Bird Watching – Jennie Livingston’s “Paris Is Burning”
For a period of time in the mid-to-late 1980s, first-time documentarian Jennie Livingston took her camera into the world of New York City’s “ball” scene, a phenomenon amongst minorities in the gay community of that area and time. Many participants competed in the raucous events; with a form modeled on fashion shows, they allowed just about anyone to show off their look in a number of different, often highly creative, categories. It feels hard to explain; seeing it in action is the best way to understand the process and significance of the events. Though one participant sums up the value as “I went to a ball, I got a trophy, and now everyone wants to know me,” something much deeper than that was also happening. Livingston’s film captures some of a fascinating moment in social history.
We see interviews with many subjects, most of whom are shining, witty characters, glad to offer opinion after opinion. The core of the film, for me, rests with three people of different generations who speak to the ball scene in ways that give us a picture of its evolution over time. These are Dorian Corey, an old school stage drag queen who speaks most blatantly about the way things in the late 1980s compare to what came before; Pepper LaBeija, a mentor of sorts to many of the younger participants in the scene, and the mother of the House LaBeija; and Venus Xtravaganza, a young pre-op male-to-female transgender individual who fancies herself an up-and-coming star and belongs to the House Xtravaganza.
“I come from the old school of big costumes, and feathers, and beads,” Corey says. “And they don’t have that anymore. Now it’s all about designers. And it’s not about what you create; it’s about what you can acquire.” The materialistic bent she laments is described in more forgiving tones by LaBaija, speaking of the youngest participants: “Some of them don’t even eat; they come to balls starving…they’ll go out and they’ll steal something and get dressed up and come to a ball for that one night and live the fantasy.” This theme of being able to present oneself as whatever one might want to be permeates the film. Venus Xtravaganza is the most blunt about her hopes: “I would like to be a spoiled, rich, white girl. They get what they want, whenever they want it, and they don’t have to really struggle…”
One of the things I admire most about drag is its ability to celebrate excess while feeling inclusive rather than exclusive. We don’t have to look at the extravagance in terms of money; we can look at it in terms of having an individual personality to offer, and then letting that be expressed with showmanship and sequins. Almost everyone interviewed in this film discusses at some point what they would do, how life would be different, if they were rich. “America’s nice. You can do what you want if you have the money. You can be what you want, certainly. Look at me!” says one subject, who has been able to pay for several surgeries on the way to gender reassignment. The statements made about the gap between those With and those Without remain steadfastly relevant in today’s scene of Occupy movements; for the subjects in the film, this chasm intersects with many others.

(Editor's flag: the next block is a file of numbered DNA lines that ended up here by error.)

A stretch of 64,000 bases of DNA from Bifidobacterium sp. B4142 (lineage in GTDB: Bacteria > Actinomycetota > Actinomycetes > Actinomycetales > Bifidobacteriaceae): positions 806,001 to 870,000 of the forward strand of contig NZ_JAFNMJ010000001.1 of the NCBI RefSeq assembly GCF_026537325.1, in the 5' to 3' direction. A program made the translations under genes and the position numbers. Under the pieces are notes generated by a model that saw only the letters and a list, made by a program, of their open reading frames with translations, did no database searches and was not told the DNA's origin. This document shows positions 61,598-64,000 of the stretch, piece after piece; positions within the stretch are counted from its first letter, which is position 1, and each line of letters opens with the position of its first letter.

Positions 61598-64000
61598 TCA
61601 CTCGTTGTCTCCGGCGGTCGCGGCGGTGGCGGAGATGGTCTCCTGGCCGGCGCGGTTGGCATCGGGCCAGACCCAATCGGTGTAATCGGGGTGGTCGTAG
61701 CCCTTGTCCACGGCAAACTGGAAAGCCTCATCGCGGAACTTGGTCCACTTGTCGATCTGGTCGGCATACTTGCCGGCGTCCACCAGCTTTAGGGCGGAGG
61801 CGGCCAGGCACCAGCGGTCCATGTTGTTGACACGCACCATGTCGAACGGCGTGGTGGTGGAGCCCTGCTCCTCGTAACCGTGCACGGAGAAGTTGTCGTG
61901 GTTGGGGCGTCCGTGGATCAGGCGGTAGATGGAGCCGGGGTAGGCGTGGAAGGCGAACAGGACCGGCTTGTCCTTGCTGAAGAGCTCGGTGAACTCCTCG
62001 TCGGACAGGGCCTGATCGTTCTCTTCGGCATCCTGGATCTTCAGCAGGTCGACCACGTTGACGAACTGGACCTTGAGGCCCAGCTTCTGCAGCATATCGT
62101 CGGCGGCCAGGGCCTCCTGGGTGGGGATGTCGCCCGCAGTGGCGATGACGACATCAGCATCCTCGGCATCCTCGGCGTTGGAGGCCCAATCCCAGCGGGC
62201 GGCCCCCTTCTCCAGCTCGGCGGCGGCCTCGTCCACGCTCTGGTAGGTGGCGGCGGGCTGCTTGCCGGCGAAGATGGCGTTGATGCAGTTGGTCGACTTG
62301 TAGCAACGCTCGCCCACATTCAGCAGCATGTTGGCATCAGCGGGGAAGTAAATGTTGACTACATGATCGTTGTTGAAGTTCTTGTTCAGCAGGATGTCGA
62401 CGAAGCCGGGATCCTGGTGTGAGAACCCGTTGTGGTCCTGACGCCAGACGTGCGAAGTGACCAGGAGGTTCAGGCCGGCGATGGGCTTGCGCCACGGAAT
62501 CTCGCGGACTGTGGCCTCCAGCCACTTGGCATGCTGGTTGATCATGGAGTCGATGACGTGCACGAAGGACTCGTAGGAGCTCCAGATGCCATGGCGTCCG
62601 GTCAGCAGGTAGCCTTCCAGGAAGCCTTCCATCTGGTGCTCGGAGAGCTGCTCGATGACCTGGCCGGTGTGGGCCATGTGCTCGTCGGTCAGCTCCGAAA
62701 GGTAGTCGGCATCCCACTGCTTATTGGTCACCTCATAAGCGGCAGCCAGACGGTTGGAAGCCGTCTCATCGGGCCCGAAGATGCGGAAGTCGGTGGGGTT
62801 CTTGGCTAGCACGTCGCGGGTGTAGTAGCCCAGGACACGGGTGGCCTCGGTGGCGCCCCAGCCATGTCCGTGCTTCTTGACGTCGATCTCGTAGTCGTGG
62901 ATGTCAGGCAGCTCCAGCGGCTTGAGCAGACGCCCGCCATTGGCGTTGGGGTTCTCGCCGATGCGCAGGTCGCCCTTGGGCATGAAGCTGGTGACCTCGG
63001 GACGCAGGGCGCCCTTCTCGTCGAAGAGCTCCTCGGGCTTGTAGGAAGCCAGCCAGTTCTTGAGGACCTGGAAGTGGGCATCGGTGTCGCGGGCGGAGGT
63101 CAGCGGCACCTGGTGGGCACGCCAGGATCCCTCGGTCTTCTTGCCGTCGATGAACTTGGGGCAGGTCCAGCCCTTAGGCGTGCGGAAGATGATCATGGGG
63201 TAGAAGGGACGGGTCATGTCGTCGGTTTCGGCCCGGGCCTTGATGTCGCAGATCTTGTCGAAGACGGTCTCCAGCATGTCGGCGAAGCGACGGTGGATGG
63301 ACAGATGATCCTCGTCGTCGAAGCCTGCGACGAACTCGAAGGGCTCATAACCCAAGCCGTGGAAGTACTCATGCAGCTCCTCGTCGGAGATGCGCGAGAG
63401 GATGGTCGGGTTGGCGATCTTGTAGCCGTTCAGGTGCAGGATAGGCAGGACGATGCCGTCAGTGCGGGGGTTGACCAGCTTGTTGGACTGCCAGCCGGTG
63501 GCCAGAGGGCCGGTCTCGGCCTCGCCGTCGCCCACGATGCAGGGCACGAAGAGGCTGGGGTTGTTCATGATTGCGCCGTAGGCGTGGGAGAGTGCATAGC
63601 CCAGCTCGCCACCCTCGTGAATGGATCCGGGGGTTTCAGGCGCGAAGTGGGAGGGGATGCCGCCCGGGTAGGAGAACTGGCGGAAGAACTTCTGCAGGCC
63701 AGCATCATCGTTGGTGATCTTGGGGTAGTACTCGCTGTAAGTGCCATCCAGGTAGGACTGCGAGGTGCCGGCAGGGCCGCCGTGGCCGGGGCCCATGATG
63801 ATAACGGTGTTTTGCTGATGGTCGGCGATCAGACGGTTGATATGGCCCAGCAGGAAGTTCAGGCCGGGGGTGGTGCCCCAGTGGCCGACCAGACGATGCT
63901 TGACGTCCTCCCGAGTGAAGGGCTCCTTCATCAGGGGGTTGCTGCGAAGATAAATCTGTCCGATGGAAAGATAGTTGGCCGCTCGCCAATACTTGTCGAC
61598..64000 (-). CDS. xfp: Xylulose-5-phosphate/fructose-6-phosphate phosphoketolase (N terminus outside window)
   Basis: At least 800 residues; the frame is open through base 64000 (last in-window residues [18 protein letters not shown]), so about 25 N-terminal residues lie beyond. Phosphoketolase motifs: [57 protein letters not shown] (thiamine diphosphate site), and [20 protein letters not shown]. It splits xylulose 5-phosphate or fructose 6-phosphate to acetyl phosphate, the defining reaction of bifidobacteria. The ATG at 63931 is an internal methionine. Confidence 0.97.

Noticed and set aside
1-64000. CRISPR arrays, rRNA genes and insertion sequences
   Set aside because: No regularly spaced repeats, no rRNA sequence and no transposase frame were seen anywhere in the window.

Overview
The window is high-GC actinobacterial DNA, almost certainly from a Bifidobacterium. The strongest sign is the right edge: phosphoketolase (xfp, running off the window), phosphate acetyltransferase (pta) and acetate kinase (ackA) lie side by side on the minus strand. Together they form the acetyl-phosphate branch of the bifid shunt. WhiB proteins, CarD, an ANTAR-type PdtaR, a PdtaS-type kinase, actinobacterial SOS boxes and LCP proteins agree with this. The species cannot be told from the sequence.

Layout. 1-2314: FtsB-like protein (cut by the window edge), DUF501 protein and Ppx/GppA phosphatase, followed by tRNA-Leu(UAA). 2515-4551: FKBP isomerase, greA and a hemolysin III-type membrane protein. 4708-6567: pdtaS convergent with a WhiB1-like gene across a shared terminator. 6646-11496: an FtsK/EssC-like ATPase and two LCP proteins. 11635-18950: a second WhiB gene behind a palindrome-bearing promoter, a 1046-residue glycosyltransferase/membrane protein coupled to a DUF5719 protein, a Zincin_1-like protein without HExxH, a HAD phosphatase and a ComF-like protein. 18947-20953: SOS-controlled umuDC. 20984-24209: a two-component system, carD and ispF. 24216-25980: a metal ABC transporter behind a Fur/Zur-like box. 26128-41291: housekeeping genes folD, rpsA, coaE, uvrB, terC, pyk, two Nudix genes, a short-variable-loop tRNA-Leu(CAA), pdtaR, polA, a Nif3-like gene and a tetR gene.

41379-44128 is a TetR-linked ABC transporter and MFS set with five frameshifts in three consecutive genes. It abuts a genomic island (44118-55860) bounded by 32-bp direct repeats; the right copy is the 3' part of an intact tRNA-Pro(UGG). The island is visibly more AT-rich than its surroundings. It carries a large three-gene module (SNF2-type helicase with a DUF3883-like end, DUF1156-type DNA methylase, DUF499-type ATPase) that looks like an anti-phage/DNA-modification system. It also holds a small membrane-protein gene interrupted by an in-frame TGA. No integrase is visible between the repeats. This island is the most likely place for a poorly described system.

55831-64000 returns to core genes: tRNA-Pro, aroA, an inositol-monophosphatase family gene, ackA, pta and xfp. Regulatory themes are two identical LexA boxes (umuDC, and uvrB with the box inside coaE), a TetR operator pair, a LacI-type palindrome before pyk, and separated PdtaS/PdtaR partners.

But let’s back up for a moment: what’s a “House”? Taking terminology from the great fashion houses, these are smaller communities within the greater ball scene—essentially self-selected families. This aspect of the scene speaks poignantly to what those within it get out of it. Many of these people have been essentially excommunicated from their oftentimes already troubled families, and the Houses are a way to solidify a commitment among individuals; to make a team; to cultivate a specific image. Beyond the term “House,” we learn much more specific terminology and fun slang throughout the film, highlighting the importance of the shared vernacular. And what else did this culture invent, besides dozens upon dozens of categories to walk, and impressive, blistering slang? They invented the style of voguing we now associate with Madonna. Watching this performed in the film is a pleasure.
I feel like I should have seen this film forever ago, but it was only barely in my conscious. Like most “should have seen forever ago films” I finally get to, it was because I came across a mention of it in a piece online, and immediately jumped over to Netflix to see if it was streaming. (Yes, it is.) Controversy apparently arose after the film was initially distributed; some of those featured sued Livingston and Miramax Pictures for a share of the profits. (Several details on this are described in an interesting New York Times article from 1993—itself an informative glimpse into the way the mainstream media spoke of this type of fringe society at the time. One is reminded that things haven’t come so far in the present, in that respect.)
Paris is Burning is both delightful and sobering to watch, the creativity and humor of its participants intersecting with frank appraisals of the everyday tragedies of their lives—poverty, discrimination, violence, the AIDS epidemic that cannot be denied. Whatever the controversy, I am glad that Livingston was able to document this bit of history. She has also made several acclaimed short films, including Who’s On Top?, and recently ran a successful Kickstarter campaign for a new feature length documentary, Earth Camp One. You should watch her first film, and afterward watch the extraordinary bonus time capsule I came across on YouTube: Livingston and several of the cast being interviewed by (and educating) Joan Rivers on her ’90s talk show. I’ve embedded the first clip of this below.